Golan Heights

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  • Country
  • Subregion Name
  • Primary Volcano Type
  • Last Known Eruption
  • 33.1°N
  • 35.97°E

  • 1197 m
    3926 ft

  • 230030
  • Latitude
  • Longitude

  • Summit

  • Volcano

There are no activity reports for Golan Heights.

 Available Weekly Reports

There are no Weekly Reports available for Golan Heights.

There are no Holocene eruptions known for Golan Heights. If this volcano has had large eruptions prior to 10,000 years ago, information might be found in the LaMEVE (Large Magnitude Explosive Volcanic Eruptions) database, a part of the Volcano Global Risk Identification and Analysis Project (VOGRIPA).

The following references are the sources used for data regarding this volcano. References are linked directly to our volcano data file. Discussion of another volcano or eruption (sometimes far from the one that is the subject of the manuscript) may produce a citation that is not at all apparent from the title. Additional discussion of data sources can be found under Volcano Data Criteria.

Abou-Deeb J M, Otaki M M, Tarling D H, Abdeldayem A L, 1999. A palaeomagnetic study of Syrian volcanic rocks of Miocene to Holocene age. Geof Internac, 38: 17-26.

IAVCEI, 1973-80. Post-Miocene Volcanoes of the World. IAVCEI Data Sheets, Rome: Internatl Assoc Volc Chemistry Earth's Interior..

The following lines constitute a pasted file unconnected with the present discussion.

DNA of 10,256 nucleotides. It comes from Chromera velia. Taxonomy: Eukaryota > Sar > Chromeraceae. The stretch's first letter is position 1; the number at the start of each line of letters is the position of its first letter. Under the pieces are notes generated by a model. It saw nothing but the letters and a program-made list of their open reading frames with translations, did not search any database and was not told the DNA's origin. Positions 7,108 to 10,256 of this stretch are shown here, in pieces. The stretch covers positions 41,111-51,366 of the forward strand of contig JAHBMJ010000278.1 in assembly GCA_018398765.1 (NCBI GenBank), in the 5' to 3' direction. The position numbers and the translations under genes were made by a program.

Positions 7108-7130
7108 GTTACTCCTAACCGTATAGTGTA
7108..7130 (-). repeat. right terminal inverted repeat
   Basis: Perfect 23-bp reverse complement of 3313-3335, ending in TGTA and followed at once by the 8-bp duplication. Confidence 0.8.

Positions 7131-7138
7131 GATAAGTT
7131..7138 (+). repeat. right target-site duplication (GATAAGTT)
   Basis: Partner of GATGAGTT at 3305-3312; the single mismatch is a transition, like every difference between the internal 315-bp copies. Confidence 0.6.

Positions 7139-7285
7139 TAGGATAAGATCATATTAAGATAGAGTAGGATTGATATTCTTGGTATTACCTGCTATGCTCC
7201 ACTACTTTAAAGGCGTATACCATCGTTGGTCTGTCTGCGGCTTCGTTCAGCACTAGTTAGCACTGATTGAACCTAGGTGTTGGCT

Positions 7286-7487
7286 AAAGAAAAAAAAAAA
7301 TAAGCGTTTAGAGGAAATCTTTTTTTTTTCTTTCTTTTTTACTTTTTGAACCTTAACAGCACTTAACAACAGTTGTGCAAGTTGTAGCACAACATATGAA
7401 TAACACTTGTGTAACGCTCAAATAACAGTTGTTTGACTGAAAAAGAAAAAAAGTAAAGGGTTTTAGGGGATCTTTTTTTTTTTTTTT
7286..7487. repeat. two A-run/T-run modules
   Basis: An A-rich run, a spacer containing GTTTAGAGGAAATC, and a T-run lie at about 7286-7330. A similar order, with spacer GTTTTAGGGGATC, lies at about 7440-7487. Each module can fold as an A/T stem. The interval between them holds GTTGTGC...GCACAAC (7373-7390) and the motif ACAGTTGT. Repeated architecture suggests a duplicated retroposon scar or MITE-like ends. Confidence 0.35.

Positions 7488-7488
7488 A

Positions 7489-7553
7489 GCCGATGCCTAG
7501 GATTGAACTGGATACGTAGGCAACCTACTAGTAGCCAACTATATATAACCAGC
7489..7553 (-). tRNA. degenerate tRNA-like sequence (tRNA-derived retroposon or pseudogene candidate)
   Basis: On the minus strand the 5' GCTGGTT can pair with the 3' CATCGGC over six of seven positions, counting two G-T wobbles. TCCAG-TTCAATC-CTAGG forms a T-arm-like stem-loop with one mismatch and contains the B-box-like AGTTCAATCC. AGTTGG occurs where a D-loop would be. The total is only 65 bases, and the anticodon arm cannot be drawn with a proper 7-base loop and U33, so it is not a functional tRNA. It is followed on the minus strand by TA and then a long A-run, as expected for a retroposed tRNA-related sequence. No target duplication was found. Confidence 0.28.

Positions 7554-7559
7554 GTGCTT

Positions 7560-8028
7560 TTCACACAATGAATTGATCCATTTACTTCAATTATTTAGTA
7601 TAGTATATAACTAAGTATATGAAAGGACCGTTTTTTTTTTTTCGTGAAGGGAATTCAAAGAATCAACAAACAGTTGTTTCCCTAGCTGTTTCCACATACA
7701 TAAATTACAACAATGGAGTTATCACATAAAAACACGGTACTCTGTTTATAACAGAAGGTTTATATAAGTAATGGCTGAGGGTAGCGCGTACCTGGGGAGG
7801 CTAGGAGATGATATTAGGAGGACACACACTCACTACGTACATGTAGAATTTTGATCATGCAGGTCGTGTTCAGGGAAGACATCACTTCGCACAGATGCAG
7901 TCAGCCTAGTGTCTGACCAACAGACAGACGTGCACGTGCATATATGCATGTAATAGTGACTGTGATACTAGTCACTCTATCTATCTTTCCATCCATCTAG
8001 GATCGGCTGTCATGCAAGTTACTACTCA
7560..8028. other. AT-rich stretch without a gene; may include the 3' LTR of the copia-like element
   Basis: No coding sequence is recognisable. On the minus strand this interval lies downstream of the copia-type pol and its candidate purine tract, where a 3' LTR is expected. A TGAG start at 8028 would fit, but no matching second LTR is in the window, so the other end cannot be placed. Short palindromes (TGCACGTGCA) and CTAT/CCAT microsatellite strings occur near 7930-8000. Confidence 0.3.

Krienitz M-S, Haase K M, Mezger K, Shaikh-Mashail M A, 2007. Magma genesis and mantle dynamics at the Harrat Ash Shamah volcanic field (southern Syria). J Petr, 48: 1513-1542.

Mouty M, Delaloye M, Fontignie D, Piskin O, Wagner J-J, 1992. The volcanic activity in Syria and Lebanon between Jurassic and Actual. Schweiz Mineral Petrogr Mitt: 72: 91-105.

Weinstein Y, 2007. A transition from strombolian to phreatomagmatic activity induced by a lava flow damming water in a valley. J Volc Geotherm Res, 159: 267-284.

The basaltic Golan Heights volcanic field in the Anti-Lebanon Mountains of SW Syria near the borders with Lebanon and Israel contains numerous cinder cones of Pliocene-to-Holocene age. The Golan Heights volcanic field covers a broad area NE of the Lake Tiberius (the Sea of Galilee) and SW of the city of Damascus (Dimashq) and includes the prehistoric cone of Majdel Shams in the Golan Heights. The volcanic field lies on a basaltic plateau that dips to the west and SW, with steep slopes facing the Dead Sea rift valley. It lies within the northern part of the massive alkaline Harrat Ash Shaam volcanic field that extends from southern Syria through NW Jordan to Saudi Arabia.